fu:suLTS To date, the device has been introduced into 30 dogs. It is guided with relative ease, after some experience, into right atrium, right ventricle, pulmonary arteries, inferior vena cava, and iliofemoral veins. All procedures have been done under fluoroscopic control as a "secondary" guidance system. However, as familiarity is gained with direct visualization, this becomes unnecessary. Structures visualized and photographed include the following: the superior vena cava (Fig 3), right atrium, tricuspid valve, right ventricle including papillary muscles and chordae tendineae (Fig 4), the pulmonary valve, the main pulmonary artery, two orders of branching of the right and left pulmonary arteries (Fig 5), the inferior vena cava (and entering branches such as the renal veins) and the iliac and femoral veins. Valvular visualization is difficult because of the rapid canine heart rate; it is improved when motion pictures taken are run at slow speeds. We have also visualized Swan-Ganz catheters during passage to, and after entry into, the pulmonary arteries (Fig 6). Finally, we have visualized emboli induced in the femoral veins and released to the pulmonary circulation. Initially, methylene blue was introduced into these thrombi during formation to facilitate visualization. Subsequently, nonstained emboli have been visualized without difficulty. We also have been impressed by the intense intimal hyperemia that appears proximal to emboli within minutes after they lodge (Fig 7). Thus far, no untoward hemodynamic events have occurred in the animals studied except for transient arrhythmias induced as the angioscope traverses the tricuspid valve and right ventricular outflow tract. Extended periods of partial obstruction of the tricuspid and pulmonary valves (with the angioscope lying in the pulmonary artery) have not induced arrhythmias or alterations in cardiac output The balloons and angioscope have been siliconized Significant fibrin formation has not occurred on them to date during in vivo residence exceeding one hour. DISCUSSION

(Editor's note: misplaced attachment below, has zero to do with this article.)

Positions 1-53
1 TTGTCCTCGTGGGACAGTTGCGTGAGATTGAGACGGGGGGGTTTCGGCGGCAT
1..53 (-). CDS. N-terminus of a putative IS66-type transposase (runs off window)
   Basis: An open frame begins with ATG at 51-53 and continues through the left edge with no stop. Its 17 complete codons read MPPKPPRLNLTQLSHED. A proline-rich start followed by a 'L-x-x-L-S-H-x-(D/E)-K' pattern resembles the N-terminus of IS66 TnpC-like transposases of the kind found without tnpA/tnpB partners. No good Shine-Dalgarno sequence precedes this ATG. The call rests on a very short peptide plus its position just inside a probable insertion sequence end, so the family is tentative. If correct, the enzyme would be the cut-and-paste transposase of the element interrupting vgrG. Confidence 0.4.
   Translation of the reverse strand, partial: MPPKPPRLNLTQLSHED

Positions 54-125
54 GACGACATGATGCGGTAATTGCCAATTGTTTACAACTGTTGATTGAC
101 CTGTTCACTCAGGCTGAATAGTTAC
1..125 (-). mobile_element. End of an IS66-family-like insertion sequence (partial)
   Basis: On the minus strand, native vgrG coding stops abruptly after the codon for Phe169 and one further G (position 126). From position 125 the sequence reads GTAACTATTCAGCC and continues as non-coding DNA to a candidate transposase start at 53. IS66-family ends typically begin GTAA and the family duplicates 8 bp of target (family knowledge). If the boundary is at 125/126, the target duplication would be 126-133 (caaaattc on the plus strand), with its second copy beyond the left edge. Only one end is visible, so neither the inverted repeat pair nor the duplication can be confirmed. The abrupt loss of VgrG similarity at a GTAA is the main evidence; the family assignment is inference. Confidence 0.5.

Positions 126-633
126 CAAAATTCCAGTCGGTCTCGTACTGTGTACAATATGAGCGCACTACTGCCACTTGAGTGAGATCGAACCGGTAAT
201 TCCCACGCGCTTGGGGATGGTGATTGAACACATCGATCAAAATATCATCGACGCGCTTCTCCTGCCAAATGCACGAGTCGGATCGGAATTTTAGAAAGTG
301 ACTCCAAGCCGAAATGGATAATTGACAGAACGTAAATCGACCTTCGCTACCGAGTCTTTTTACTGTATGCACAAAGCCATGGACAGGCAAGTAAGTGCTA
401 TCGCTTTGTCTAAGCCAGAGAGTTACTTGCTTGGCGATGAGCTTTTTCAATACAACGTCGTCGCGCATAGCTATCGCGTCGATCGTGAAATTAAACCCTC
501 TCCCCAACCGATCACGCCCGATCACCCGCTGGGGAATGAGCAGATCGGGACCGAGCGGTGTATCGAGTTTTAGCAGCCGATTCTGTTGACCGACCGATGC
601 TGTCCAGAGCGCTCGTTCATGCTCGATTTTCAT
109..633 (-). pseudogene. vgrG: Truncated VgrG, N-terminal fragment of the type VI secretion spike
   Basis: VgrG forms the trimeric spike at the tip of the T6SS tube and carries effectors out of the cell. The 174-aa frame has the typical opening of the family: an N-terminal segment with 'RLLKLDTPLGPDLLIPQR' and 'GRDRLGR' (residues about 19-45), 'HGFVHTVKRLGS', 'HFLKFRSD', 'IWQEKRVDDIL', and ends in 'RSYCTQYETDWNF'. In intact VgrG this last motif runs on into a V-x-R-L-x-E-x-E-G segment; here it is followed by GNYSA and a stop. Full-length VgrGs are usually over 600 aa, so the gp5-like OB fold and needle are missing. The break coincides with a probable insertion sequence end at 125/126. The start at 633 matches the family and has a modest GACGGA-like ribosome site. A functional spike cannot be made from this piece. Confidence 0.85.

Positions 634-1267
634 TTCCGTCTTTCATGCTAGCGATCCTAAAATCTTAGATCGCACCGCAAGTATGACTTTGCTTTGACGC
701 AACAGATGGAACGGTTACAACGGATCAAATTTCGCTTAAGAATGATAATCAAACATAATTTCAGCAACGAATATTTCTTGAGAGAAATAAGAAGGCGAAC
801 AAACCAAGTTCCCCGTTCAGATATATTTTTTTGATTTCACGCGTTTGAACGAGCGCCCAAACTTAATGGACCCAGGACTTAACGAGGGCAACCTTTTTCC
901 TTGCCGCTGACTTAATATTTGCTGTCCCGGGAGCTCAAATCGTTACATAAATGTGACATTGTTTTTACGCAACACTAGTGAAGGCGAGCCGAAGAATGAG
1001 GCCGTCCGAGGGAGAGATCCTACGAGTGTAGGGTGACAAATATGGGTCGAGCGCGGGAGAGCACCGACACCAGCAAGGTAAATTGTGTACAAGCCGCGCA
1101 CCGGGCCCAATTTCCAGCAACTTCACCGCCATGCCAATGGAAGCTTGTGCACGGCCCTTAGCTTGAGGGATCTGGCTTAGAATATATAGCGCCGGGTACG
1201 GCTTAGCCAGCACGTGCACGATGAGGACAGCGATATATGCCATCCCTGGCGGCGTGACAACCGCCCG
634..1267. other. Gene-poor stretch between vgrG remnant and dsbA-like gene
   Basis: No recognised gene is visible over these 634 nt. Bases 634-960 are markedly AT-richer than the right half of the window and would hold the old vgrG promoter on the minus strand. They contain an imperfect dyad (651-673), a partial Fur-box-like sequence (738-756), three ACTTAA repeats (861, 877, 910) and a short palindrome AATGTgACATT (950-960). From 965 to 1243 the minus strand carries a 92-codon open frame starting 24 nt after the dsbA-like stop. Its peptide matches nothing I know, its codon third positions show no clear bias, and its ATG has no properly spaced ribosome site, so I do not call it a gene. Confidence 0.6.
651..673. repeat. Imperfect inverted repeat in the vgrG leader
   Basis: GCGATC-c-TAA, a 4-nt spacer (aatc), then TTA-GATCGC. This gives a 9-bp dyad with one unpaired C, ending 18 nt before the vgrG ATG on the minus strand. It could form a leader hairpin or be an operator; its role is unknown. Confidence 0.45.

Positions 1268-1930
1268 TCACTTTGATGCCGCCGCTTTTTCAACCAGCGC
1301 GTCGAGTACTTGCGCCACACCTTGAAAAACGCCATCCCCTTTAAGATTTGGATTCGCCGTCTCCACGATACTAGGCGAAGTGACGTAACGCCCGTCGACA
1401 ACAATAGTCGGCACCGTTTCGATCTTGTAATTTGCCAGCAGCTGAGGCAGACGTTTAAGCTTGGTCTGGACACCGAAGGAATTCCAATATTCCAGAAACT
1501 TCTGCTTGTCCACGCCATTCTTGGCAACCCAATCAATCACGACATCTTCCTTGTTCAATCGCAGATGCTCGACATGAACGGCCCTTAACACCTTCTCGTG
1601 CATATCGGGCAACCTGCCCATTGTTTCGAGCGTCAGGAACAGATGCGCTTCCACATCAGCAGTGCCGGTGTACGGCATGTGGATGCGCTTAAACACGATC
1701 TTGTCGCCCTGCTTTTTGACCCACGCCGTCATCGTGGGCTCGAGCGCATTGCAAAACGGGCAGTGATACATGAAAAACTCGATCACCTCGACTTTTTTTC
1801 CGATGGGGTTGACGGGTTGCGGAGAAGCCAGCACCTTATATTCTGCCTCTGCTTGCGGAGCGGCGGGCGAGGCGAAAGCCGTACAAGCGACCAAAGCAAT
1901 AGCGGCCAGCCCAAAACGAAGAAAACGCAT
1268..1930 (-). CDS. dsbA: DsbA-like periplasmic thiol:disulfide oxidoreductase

While we were not aware of the fact when we commenced development of the angioscope more than three years ago, efforts had been made sporadically by various investigators to develop a device for direct visualization of cardiac and vascular structures. Most of these prior attempts were catalyzed by the desire to enhance the diagnosis of congenital or acquired heart disease, or to allow cardiac surgery 200 MOSER ET AL